In a new study, researchers from The University of Texas at Dallas have demonstrated the advantages of using virtual reality to measure how people handle tasks that tax their memory and to assess the strategies people use to make each task easier.
Dr. Daniel Krawczyk, professor of psychology and holder of the Debbie and Jim Francis Chair in the School of Behavioral and Brain Sciences, is the senior author of the study published in the August-December 2020 issue of the journal Computers in Human Behavior Reports. The research evaluated how participants compiled increasingly difficult grocery lists from recipes by eliminating ingredients already “on hand” in virtual kitchen cabinets.
“This work fills a gap in our field. Some researchers are beginning to simulate the reality of a particular everyday task or job training scenario with VR [virtual reality],” said Krawczyk, who is also deputy director of the UT Dallas Center for BrainHealth. “On the other end of the spectrum, researchers are interested in this very controlled type of memory task. Our study fits in between, because it’s realistic and relevant to daily life, but it’s also sufficiently controlled as a scientific study should be, with careful elevation of cognitive demand. So we’re able to learn about working memory as well as daily life.”
“Some researchers are beginning to simulate the reality of a particular everyday task or job training scenario with VR [virtual reality]. On the other end of the spectrum, researchers are interested in this very controlled type of memory task. Our study fits in between.”
Dr. Daniel Krawczyk, professor of psychology and holder of the Debbie and Jim Francis Chair in the School of Behavioral and Brain Sciences
Psychological sciences doctoral student Zhengsi Chang, the corresponding author of the study, described the advantages of the study’s method, in which 42 healthy college students memorized ingredients from a recipe list, searched the virtual kitchen to see which ingredients they already possessed, then removed those items from their mental grocery list.
“VR creates a real sweet spot for us,” she said. “We can generalize findings from this research into many situations in people’s daily activities. At the same time, we maintained a high degree of control over experiment design, replicating real circumstances more accurately than is usually possible otherwise. We can re-create whatever scenario is needed.”
Several novel aspects of the study show how virtual reality can simplify researchers’ efforts while providing data in a better format. Among these was the ease with which VR allows alteration of the difficulty level of an experiment, changing the “functional load” the brain has to handle.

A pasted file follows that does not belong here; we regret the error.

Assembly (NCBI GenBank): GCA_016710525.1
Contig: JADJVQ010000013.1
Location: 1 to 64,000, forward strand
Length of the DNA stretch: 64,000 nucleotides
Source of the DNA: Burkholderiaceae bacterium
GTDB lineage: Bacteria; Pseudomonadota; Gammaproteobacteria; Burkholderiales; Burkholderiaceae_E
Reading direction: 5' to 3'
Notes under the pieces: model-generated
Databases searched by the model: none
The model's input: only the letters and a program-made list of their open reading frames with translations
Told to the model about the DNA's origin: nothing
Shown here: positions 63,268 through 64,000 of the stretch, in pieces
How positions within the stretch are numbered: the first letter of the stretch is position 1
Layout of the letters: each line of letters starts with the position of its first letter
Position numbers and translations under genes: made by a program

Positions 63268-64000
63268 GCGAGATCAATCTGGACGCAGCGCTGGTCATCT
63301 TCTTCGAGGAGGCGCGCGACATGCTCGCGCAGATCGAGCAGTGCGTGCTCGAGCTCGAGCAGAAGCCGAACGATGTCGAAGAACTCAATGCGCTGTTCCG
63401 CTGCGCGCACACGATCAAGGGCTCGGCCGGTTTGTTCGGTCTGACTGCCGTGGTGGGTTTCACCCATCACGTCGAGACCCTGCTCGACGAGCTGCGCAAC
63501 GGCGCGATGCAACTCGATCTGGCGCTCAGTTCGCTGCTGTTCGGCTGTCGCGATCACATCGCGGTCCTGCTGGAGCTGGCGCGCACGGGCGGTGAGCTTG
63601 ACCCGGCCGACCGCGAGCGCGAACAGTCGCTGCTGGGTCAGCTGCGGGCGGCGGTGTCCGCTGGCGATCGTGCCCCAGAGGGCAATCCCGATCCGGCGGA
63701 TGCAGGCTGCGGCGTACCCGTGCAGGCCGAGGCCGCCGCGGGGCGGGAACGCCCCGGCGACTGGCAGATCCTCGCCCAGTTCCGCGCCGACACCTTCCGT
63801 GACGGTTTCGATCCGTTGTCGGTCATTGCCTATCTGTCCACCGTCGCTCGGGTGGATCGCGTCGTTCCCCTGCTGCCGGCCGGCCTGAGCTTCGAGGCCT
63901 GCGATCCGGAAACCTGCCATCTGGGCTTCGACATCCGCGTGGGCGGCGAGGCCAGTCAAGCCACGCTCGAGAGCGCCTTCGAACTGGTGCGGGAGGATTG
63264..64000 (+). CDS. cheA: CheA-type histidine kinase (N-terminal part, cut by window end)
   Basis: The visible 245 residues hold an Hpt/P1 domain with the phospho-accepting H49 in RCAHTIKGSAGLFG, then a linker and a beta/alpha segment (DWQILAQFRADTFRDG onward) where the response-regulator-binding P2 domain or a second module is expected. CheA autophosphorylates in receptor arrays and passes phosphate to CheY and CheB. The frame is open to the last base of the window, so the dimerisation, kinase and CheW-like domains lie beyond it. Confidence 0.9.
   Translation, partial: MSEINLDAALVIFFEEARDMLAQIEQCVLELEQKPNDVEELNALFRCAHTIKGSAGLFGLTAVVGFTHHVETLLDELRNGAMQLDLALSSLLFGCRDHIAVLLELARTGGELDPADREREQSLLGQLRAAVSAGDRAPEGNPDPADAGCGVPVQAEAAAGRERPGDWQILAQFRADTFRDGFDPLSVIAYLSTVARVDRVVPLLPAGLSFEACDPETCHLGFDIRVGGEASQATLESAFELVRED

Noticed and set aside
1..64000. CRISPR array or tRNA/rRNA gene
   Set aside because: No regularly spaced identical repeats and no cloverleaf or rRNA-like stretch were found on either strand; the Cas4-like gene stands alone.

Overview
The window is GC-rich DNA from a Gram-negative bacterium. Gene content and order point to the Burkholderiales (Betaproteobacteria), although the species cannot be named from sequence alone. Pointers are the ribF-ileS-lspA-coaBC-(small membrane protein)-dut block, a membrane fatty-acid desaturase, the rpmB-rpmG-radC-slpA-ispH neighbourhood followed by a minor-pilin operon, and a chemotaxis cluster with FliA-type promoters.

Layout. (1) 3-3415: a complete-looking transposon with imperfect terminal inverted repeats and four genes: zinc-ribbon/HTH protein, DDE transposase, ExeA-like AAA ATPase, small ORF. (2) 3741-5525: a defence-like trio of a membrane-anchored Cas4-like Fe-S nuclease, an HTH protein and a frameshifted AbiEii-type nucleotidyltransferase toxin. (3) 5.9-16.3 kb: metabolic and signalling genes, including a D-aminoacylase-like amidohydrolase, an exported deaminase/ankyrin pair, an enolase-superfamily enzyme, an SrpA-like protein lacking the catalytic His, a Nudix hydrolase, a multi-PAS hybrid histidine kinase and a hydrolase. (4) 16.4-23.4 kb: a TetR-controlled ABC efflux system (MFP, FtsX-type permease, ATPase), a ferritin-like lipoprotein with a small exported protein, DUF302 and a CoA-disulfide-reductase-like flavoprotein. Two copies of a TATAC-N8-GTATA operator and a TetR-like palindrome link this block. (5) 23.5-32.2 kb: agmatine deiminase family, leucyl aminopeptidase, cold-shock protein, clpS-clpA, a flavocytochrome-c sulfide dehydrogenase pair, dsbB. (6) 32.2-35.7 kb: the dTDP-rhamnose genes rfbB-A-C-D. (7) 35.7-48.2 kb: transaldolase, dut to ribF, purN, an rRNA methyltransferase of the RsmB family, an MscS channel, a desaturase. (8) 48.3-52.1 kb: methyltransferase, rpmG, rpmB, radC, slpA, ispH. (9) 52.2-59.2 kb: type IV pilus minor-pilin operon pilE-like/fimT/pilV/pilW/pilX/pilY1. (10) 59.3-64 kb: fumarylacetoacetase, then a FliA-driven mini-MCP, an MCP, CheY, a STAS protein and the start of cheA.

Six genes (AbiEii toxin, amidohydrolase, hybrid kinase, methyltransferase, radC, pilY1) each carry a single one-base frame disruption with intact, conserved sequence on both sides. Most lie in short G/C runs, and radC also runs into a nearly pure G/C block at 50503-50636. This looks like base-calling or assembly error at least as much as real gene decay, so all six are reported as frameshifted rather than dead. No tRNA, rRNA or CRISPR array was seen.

“Instead of just having a VR-based task at one level of difficulty, there are actually three different levels that we increase as we go,” Chang said. “This is quite rare for this kind of study and allows more efficient data gathering.”
The simplicity of recording each test iteration also provided a path to faster accumulation of a wider set of data points.
“Instead of just having a VR-based task at one level of difficulty, there are actually three different levels that we increase as we go. This is quite rare for this kind of study and allows more efficient data gathering.”
Zhengsi Chang, psychological sciences doctoral student and corresponding author of the study
“We obtained both a quantitative analysis — how much time a subject took, how many errors were made, and so on — and a close look at the participants’ processes, their tactics in completing the task,” Chang said. “Knowing what they did in what sequence provides a better understanding of how they adapt to increasing difficulties and how they overcome memory challenges. It really enriched our understanding of their functional performance.”
Krawczyk said it was important to observe the range of methods that participants use on the same task, as well as how individual participants changed strategies as the task became harder.
“In a daily life context, strategy makes such a difference. If you enter into a task prepared with a plan, you will get the most out of your brain and see much better performance,” he said. “Indeed, how someone approaches a task and makes it efficient may be more important to their performance than their raw ability to maintain information in memory.”
Krawczyk said that the work highlights the unique characteristics of functional assessment via VR and that it could lead to more researchers following this path.
“VR-based functional tasks are still fairly new in the field,” he said. “Virtual reality comes closer to simulating real-life performance than performing these tests in a lab.”
Dr. Brandon Pires BS’17, a family medicine resident at Texas Tech University Health Sciences Center, also contributed to the research.